First are Hasidic Jewish communities, who employ a “Voice” strategy. By vir- tue of numbers, spatial dominance within their enclaves, and bloc voting patterns, the Hasidic Jews of Brooklyn have successfully advocated for rezonings and special rules that have enabled them to densify and expand their enclaves over time.
Second are Chinese communities, who employ an “Exit” strategy. When Manhattan Chinatown became too crowded and expensive, satellite Chinatowns emerged in lower-density and lower-cost, outer-borough neighborhoods with shrinking white populations and good transit connections to Chinatown.
Third are Bangladeshi, Indo-Caribbean, and other ethnically South Asian communities, who employ an “Underground” strategy. Lacking political clout or anywhere else to go in an increasingly housing-constrained city, these most recent arrivals rode the subprime mortgage market to lower density outer-borough neighborhoods. There, they resorted to unauthorized conversions and accessory dwellings that in many neighborhoods amount to nothing less than guerrilla re- zonings—and that resulted in a spate of “defensive downzonings” as incumbent residents fought back.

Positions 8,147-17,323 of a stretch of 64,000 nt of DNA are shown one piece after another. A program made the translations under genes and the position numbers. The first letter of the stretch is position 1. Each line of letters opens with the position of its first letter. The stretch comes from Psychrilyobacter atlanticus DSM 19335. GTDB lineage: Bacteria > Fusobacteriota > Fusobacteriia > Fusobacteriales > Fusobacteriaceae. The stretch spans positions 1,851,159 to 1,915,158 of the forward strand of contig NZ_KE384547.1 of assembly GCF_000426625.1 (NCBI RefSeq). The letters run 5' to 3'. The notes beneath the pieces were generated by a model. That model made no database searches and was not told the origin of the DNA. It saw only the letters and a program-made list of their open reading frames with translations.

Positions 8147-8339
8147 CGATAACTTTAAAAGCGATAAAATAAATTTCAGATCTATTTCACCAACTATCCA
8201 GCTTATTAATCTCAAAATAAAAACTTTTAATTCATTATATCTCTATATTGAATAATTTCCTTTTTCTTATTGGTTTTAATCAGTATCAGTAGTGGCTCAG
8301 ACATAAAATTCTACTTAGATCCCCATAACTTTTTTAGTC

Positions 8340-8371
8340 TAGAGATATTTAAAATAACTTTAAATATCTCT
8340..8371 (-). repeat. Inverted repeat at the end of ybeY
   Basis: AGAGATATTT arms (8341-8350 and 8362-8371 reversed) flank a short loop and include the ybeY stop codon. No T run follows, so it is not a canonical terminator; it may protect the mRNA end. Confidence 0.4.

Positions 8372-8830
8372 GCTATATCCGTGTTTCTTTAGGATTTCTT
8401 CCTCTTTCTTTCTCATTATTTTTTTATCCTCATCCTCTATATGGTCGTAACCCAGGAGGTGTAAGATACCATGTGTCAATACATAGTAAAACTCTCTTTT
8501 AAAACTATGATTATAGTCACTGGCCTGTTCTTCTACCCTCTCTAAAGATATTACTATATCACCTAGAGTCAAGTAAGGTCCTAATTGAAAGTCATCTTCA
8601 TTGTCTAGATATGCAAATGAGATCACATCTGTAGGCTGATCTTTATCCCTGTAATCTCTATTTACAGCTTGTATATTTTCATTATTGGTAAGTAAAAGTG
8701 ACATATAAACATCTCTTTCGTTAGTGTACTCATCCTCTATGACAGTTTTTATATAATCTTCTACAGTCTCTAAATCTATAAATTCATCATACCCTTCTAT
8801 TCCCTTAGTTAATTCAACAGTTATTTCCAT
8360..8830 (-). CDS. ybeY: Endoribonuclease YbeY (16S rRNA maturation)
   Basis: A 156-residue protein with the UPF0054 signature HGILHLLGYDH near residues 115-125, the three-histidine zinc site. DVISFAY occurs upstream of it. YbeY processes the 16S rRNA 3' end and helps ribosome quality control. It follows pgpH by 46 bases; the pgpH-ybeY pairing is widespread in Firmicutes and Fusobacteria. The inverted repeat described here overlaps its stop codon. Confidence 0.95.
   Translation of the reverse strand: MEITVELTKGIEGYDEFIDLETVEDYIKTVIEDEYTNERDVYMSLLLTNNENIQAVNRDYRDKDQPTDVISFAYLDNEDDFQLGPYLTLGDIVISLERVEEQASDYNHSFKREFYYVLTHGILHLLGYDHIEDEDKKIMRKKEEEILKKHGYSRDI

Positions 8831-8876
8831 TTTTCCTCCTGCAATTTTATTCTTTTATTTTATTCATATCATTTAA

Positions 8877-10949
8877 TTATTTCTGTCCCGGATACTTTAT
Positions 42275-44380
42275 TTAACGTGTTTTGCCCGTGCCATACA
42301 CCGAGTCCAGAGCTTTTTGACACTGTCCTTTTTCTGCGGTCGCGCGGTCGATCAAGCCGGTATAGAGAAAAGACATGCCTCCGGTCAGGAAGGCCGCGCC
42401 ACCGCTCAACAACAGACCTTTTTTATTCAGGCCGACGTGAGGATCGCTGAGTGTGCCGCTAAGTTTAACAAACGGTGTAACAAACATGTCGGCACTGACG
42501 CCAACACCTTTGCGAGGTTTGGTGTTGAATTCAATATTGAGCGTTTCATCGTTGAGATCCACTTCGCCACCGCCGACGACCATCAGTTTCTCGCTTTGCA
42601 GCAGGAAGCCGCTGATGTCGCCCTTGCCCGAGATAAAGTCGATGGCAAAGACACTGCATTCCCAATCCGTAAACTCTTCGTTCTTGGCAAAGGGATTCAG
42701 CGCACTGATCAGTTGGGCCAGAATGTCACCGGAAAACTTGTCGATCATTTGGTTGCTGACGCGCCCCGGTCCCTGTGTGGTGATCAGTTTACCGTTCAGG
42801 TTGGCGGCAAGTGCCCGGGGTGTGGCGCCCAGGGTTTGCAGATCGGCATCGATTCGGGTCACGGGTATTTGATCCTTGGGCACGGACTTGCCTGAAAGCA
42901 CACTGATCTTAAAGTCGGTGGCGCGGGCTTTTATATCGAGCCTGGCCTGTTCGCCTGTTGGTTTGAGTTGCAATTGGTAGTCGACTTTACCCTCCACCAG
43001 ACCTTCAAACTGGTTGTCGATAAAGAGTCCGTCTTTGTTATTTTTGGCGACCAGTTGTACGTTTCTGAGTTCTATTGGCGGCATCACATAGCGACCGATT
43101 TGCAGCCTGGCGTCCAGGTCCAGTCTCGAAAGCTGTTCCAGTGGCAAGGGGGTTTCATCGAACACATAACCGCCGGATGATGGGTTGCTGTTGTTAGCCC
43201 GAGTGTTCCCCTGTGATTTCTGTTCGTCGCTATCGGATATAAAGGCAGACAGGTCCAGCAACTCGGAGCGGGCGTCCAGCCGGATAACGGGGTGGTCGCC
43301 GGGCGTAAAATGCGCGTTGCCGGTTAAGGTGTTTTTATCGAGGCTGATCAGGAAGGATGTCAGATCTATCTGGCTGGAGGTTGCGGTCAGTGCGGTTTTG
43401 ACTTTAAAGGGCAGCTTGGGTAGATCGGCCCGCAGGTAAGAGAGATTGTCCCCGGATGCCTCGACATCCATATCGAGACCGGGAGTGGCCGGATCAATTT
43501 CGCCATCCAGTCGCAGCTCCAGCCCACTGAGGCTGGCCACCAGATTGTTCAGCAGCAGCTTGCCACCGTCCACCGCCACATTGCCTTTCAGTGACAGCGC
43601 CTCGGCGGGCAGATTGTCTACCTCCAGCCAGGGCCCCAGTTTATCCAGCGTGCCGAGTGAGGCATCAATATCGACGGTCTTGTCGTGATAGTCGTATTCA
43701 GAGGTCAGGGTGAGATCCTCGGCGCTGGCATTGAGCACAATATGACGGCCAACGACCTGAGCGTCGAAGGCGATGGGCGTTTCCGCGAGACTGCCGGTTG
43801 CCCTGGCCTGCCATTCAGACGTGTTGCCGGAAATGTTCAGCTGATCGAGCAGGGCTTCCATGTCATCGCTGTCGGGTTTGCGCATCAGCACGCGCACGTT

Drawing from these three case studies, this Article identifies the formal and informal strategies for effecting land use change in high-density urban areas, and illustrates when these strategies are employed and why they meet with varying de- grees of success. In doing so, this Article provides guidance for practitioners facing the daunting challenge ofexpanding access to housing in high-cost, supply- constrained cities.
Yale Law and Policy Review